What do we do now? What are the next steps? ….
We see it all the time in our jobs and professions. This insatiable need to take action. This desire for "progress". We seem to be forever in various stages of defining action plans, setting targets, organizing teams---all focused on "making something happen"?
And, of course, they do create action. Things will "happen". After all, the very nature of these efforts is activity, putting things in motion.
But, are they the right things? And, even if they may be, are they sustainable? In other words, will what we are doing lead to sustainably improved business performance?
Unfortunately, history has not been kind. These efforts often lead nowhere, or if they do create positive results, they are frequently illusory and unsustainable. Interestingly, the problem typically lies not with the work itself. Most organizations can do a credible job of carrying out action plans if properly nourished (capital, talent) and motivated (leadership). The issue isn't necessarily one of management, or the inability to do the work.
Rather, more often than not, the organization is simply working on the wrong things, in the wrong order. They are doing a good job, even an excellent job at times, of simply delivering the wrong solutions faster.
What is needed is to make sure, as leaders, that the enterprise is focusing its limited talent and capital on the right topics. So, when they do their good job of execution, it results in impacts that really matter to the performance of the company.
This relentless focus on the right topics defines the crucial gap between mediocre organizations and high performance organizations.
And, it all starts with the right questions.
We believe that nothing influences high performance and sustainable success more than making sure that the leadership of the enterprise remains focused on the right questions. The answers to these questions---the solutions---will at times be tricky, but more often than not, if you make sure you are answering the right questions, then it is much more likely that the results you get, even if suboptimal, will have a far greater impact on success than an excellent execution towards the wrong goals.
Consequently, a key issue for an organization is to ensure that the leadership is mercilessly focusing on the right questions. And, we mean focus with laser-like intensity. This means two things: There should only be a handful of questions (a small number concentrates the mind and the organization) and, these questions need to be continually reviewed to ensure they remain the most relevant issues for where the organization is at that moment.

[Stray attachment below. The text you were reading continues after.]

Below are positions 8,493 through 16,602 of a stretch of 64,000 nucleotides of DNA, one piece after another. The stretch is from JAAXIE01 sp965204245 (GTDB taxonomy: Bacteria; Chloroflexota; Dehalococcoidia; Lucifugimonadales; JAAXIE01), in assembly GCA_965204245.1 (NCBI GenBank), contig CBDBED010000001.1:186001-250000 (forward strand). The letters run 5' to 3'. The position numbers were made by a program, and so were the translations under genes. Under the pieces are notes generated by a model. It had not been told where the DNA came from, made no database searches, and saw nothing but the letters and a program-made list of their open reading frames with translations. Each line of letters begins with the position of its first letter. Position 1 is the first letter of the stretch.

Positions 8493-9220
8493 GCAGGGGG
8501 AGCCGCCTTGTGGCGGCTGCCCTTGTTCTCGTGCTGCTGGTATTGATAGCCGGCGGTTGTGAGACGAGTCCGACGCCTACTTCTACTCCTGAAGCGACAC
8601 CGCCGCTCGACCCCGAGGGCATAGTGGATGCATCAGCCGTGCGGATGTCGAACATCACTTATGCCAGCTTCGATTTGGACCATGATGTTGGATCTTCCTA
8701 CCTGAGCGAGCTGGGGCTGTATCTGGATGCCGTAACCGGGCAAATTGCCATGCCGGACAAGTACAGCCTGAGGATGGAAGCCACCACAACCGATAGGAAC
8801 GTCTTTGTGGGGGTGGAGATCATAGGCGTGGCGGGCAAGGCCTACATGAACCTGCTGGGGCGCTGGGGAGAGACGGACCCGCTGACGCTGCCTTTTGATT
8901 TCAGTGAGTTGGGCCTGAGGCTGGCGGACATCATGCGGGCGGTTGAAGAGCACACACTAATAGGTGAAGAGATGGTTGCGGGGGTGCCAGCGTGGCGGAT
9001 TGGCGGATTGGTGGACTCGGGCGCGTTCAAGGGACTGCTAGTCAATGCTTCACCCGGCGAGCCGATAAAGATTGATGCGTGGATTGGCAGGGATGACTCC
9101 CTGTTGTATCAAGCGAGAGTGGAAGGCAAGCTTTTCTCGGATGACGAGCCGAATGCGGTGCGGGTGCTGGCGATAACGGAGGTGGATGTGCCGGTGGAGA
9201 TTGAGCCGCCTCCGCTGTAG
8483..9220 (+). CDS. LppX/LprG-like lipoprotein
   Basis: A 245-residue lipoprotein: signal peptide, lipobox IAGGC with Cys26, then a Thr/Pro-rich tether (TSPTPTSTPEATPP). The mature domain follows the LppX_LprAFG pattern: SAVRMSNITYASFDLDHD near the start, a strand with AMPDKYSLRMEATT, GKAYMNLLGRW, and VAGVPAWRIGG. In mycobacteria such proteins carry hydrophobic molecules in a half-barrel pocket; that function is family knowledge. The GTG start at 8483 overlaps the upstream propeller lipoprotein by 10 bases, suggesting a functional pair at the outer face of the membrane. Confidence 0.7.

Because alignment of the leadership is central for sustainable success, these questions must necessarily arise within this group. Moreover, the most compelling questions for the leadership team tend to be a variant of "who, exactly, are we?". The questions below can be a useful starting point for getting to this answer:
- How do we add the most value? What is our most compelling value proposition?
- What customer segments have the greatest need?
- What is our future business model? How do we serve those needs?
- What business and technology capabilities best deliver that model?
- How are those capabilities best provisioned?
- What does success look like, exactly?
- What is the case for change: Why do we need to do anything materially different than we do now?
- How have we agreed to hold each other accountable for the decisions we have made?
- What are the highest return, lowest risk actions for addressing these questions?
In many companies, unfortunately, it still remains difficult to explore these very existential issues. They are often viewed as too soft a topic, or as not being relevant, or actionable, but in our view an organization that has a deep connection to its roots, to its sense of who it is, and how it chooses to deliver value to its customers is an enterprise that knows where it is heading. This is an organization that has the confidence to make the tough choices about where and how to compete, and to do it in ways that preserve its integrity and authenticity. And, an organization that acts authentically, is naturally sustainable.